Max, which HALA recommendations do you believe are misguided and why?
What, it’s not enough to point out that the same people making recommendations now are the same people who made the recommendations that got us into this situation in the first place?
Let’s begin with the low hanging fruit. The recommendation that the city expend resources to assist in the creation of Sharia compliant loans is a blatant violation of the first amendment separation of church and state.
Hi Dan, as I wrote last summer, no studies needed to show how zoning was first perceived. Remember Euclid 🙂 http://crosscut.com/2015/07/guest-opinion-seattle-should-welcome-new-zoning-ideas/
Thanks Chuck, I just took a look at the Sutherland decision linked in your piece. Wow, some amazing language in there:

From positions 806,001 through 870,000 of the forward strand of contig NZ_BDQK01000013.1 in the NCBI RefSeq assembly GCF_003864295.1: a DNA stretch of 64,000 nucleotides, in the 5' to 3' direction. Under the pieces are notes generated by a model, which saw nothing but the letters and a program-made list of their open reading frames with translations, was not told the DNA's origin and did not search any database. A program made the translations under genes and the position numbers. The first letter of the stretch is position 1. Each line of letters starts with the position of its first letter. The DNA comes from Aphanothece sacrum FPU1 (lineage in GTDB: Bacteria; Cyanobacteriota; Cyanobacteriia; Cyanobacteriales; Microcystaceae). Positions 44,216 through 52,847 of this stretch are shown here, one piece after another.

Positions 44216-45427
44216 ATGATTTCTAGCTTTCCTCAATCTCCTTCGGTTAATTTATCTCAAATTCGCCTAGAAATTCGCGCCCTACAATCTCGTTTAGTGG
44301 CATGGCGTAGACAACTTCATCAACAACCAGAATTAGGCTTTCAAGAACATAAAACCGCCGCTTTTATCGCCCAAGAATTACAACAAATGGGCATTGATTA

“With particular reference to apartment houses, it is pointed out that the development of detached house sections is greatly retarded by the coming of apartment houses, which has sometimes resulted in destroying the entire section for private house purposes; that, in such sections, very often the apartment house is a mere parasite, constructed in order to take advantage of the open spaces and attractive surroundings created by the residential character of the district. Moreover, the coming of one apartment house is followed by others, interfering by their height and bulk with the free circulation of air and monopolizing the rays of the sun which otherwise would fall upon the smaller homes, and bringing, as their necessary accompaniments, the disturbing noises incident to increased traffic and business, and the occupation, by means of moving and parked automobiles, of larger portions of the streets, thus detracting from their safety and depriving children of the privilege of quiet and open spaces for play, enjoyed by those in more favored localities — until, finally, the residential character of the neighborhood and its desirability as a place of detached residences are utterly destroyed. Under these circumstances, [p395] apartment houses, which in a different environment would be not only entirely unobjectionable but highly desirable, come very near to being nuisances.”